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The Pigeon Tower

Originally called the Lookout Tower, then the Dovecote Tower, the Pigeon Tower as it is now known was built between 1905 and 1909.

Thomas Mawson, the designer/landscape architect of the Gardens,  liked to create a tall focal point in many of his landscapes, and the Italian Garden section of Rivington Terraced Gardens was no exception.

The iconic tower was commissioned and erected by Lever as a birthday present to his wife, Elizabeth Ellen.

It has four floors connected by a narrow winding stone staircase. The top floor housed a small sitting room with a fireplace and chimney. This upper room is believed to have been fitted with sewing equipment and musical instruments for Elizabeth Ellen’s entertainment.

Image courtesy of Chris Brooks, 2018 Calendar Photography competition

The Pigeon Tower offers spectacular views of the surrounding countryside. However, the windows face to the North, East, and South – and not westwards to the most spectacular views of the plains of Lancashire and the coastline. This tells us that the Pigeon Tower was designed to be looked upon, or looked up to, and not primarily to be looked from; the beautiful cylindrical staircase creates the stunning westerly aspect.

The staircase itself is interesting. Most castles and old fort buildings have clockwise ascending stairs, so that the right-handed swordsmen could fight as they ascend/descend. The Pigeon Tower was never conceived as a defense, and the stairway ascends in an anti-clockwise direction.

On the top floor, above the fireplace, you will find an emblem with the letters spelling out ‘WHEEL’. This refers to the initials of William Hesketh and Elizabeth Ellen Lever.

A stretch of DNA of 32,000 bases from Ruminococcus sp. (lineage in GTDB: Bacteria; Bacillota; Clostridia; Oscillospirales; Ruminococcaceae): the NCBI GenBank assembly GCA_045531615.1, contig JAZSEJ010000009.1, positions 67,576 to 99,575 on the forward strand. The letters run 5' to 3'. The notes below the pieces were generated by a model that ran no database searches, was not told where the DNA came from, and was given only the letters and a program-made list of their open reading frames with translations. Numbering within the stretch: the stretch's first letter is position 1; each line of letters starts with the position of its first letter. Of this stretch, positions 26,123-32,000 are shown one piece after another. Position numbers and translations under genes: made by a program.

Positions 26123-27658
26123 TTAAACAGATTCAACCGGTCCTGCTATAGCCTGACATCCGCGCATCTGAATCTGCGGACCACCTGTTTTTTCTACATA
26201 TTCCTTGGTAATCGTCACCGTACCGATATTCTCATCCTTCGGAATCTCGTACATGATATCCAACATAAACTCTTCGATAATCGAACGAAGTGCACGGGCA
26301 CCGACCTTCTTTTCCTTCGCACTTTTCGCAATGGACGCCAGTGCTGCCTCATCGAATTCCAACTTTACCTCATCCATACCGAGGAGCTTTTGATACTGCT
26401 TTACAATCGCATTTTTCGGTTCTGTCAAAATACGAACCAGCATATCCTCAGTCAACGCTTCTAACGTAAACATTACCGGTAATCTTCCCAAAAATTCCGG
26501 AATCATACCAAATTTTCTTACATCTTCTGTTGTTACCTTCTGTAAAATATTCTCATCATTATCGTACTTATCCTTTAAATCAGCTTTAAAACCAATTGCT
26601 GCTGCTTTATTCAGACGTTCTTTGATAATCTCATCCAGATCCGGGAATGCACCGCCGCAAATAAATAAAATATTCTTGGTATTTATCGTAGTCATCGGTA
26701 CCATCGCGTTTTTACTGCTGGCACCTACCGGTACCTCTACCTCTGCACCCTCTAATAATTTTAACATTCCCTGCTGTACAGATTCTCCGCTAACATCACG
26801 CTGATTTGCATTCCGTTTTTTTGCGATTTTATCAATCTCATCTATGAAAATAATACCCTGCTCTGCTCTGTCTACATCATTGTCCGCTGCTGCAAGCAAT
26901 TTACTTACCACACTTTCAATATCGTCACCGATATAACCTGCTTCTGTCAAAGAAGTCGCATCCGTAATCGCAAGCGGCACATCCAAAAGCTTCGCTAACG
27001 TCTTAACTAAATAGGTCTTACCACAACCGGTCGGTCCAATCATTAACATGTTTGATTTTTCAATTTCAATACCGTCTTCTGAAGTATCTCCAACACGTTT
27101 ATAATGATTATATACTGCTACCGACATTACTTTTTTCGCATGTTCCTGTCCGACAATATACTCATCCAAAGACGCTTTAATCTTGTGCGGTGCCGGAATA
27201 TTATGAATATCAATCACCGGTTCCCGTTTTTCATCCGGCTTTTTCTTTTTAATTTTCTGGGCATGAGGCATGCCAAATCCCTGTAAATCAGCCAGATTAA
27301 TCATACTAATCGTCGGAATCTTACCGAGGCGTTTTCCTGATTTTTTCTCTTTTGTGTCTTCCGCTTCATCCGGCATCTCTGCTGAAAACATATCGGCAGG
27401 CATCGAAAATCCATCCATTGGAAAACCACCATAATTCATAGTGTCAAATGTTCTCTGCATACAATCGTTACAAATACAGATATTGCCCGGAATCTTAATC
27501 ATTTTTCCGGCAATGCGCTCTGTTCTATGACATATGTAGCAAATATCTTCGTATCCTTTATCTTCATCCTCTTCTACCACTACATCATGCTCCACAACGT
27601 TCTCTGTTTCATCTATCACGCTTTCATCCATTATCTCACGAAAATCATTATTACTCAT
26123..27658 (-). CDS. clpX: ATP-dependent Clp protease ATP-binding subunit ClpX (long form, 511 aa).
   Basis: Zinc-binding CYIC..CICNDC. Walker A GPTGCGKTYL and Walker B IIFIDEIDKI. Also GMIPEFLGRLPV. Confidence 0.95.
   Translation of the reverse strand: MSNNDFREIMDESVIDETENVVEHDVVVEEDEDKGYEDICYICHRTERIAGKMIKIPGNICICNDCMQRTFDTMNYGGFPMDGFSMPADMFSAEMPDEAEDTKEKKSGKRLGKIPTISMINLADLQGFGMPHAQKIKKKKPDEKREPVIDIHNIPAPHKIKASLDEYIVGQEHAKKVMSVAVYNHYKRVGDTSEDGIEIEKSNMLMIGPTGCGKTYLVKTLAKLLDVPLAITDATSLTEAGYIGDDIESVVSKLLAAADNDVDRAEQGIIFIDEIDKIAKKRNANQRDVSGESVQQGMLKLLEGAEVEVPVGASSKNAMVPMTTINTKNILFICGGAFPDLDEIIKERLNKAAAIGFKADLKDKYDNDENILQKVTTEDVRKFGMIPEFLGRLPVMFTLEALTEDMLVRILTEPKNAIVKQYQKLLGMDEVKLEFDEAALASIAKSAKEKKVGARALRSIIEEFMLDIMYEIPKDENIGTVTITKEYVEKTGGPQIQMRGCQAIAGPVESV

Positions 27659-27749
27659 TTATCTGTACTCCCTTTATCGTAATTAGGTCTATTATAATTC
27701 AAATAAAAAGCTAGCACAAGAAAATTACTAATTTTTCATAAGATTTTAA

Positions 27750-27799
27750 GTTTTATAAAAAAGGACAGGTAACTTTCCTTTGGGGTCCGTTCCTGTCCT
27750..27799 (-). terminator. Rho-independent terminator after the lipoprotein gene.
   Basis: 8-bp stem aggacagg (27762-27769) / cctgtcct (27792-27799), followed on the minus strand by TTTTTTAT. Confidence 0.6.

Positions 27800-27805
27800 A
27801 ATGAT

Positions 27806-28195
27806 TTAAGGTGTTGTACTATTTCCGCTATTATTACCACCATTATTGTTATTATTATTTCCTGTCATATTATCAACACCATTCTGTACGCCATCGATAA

There is also the Latin phrase:


which was Lever’s motto and translates to ‘I spurn the fear to change’, showing what a revolutionary and forward-thinking figure he was.

The wall adjoining the Tower was built to house white doves. The wooden roosting boxes have long since disappeared.

Image courtesy of Jonathan Ellison Photography


The Pigeon Tower remains standing today when so many other structures have been lost, purely through public calls for its preservation.

The work conducted through the Lottery Heritage Fund has allowed this beloved feature in the landscape to be restored. With the replacement of the roof, a more aesthetically-pleasing security door with an oak wood fascia and durable polycarbonate windows, the structure is once again safe and will be enjoyed for many years to come.

The restoration has allowed the tower to be brought back into use with visitors being able to go inside the tower, to see fireplace and top floor, and experience the spectacular views offered from inside on Open Days and Events.

Image courtesy of @the.geek.photographer on Instagram